How do you recognize Revenue and Expenses in Accounting?

Ejiroghene Ekpogbe Written by Ejiroghene Ekpogbe · 2 min read >

Accounting terms and concepts!

Every Corporate Financial Accounting session we have had comes with some new terms and concepts. And there is still more to come! Now I see why the course facilitator had told us during his first session, to always make a note of any new accounting terms. I have been taking notes of my new terms but at this rate, I am sure that my notes will be the size of a text book at the end of the semester.

I find it interesting though because the concepts, though new, are easy to understand once they are explained. And it is not enough to understand them, especially as we are at the mid semester, we must be able to use them in our sentences. We must be able to speak the accounting language!

This article will focus on one of the new concepts we learned recently. They are Revenue and Expenses recognition. As you may already know, revenue is the income a company earns from sales or services rendered. Expense is the amount that a company incurs in order to perform their business transactions and fulfil their obligations.

My latest learning on revenue and expenses is that there are principles guiding the recognition of revenue and expenses.

Revenue recognition principle: this principle states that a company should recognize revenue in the accounting period that they earned it. The principle pays more focus on service rather than the receipt of payment. This means that it does not matter whether the company receives payment; so long as they performed a service, it should be recognized and recorded.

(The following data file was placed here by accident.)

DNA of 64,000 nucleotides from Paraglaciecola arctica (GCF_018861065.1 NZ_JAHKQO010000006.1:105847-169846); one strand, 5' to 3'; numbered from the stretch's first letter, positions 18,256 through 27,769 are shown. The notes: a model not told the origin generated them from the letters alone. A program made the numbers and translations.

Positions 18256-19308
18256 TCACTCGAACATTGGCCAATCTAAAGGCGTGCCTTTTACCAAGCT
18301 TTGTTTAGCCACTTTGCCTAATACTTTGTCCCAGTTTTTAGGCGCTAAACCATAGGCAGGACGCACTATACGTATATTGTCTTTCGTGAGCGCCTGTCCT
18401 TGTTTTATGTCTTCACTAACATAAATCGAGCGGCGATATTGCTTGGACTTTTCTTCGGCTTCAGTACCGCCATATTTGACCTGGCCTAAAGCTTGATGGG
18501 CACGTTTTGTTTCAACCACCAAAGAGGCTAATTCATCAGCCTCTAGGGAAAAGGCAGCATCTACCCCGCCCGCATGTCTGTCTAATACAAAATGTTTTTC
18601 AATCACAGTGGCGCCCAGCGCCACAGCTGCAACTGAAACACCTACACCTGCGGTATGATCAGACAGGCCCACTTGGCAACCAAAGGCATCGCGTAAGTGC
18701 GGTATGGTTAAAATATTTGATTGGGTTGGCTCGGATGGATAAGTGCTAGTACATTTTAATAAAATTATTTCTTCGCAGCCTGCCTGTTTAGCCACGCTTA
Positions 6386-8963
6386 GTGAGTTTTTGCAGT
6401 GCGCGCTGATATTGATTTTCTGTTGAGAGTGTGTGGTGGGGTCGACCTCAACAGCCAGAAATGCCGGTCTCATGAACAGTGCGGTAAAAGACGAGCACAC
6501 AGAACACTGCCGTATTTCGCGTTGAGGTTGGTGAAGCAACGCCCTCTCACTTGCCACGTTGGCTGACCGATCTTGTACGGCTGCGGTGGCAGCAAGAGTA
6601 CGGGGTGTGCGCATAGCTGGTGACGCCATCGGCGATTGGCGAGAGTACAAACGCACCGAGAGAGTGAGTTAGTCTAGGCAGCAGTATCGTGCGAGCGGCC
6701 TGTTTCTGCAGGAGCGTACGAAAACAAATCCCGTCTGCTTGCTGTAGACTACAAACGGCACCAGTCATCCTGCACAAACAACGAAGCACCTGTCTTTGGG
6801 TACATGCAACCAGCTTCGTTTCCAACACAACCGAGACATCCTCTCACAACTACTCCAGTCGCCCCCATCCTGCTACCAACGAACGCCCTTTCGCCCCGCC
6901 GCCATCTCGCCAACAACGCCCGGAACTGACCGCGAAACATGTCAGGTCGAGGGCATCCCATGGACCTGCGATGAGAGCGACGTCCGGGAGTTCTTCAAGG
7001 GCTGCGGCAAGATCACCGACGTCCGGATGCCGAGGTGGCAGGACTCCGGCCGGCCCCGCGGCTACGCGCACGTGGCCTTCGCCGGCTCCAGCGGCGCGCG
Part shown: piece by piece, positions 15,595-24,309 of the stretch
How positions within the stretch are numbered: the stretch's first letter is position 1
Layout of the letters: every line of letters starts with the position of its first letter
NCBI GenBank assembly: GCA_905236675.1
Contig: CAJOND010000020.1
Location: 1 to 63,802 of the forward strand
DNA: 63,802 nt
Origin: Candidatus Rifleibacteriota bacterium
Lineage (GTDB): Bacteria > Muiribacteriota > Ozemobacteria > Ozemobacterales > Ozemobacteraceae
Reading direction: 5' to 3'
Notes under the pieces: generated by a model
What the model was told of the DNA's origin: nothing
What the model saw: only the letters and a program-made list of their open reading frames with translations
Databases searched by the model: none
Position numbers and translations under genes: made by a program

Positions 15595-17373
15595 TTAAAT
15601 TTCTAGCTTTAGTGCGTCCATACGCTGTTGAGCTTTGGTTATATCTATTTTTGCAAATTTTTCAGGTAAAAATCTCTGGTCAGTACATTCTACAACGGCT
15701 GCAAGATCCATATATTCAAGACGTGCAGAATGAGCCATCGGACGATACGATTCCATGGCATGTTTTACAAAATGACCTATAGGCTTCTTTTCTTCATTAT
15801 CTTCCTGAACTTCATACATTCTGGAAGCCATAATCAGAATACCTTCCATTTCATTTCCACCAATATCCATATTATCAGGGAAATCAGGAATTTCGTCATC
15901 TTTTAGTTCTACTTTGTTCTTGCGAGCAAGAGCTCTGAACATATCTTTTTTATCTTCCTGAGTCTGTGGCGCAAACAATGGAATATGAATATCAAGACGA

Expense recognition principle: like the above principle, this principle also states that a company should recognize expenses in the accounting period that they incurred them. It does not matter whether the company has made payment for the expenses they incurred or not; expenses incurred must be recognized and recorded.

I learned from the principles of revenue and expenses recognition that time period is the key driver for both principles. As a business manager, the first thing to do is to identify the time period of the transaction – that is the month, the week, the quarter, or the year. The time period usually comes in a range. For example from September 2021 to August 2022, from January to March 2022. It does not have to be one calendar year.

To recognize revenue or expenses, I can ask the following questions:

During this time period, have I rendered a service?

Have I earned income by rendering a service?

Have I incurred any expenses?

If I am able to say “Yes” to these questions, then I must comply with the principles of revenue and expenses recognition.

I also learned from the expense recognition principle that a company must match the expenses incurred with the revenue earned in the time period that they occurred.

Having learned the two principles, I think that it makes a lot of sense to follow these principles. Cash should not be driver when a company wants to record transactions. If this is so, they might find it difficult to report on their revenue and expenses in the period that they occurred. It is better to focus time period rather than the cash payments. If the cash payment comes along during the time period, that is fine but if not, the principles say to record the transaction still.

Accounting is indeed interesting. Do you think so too?


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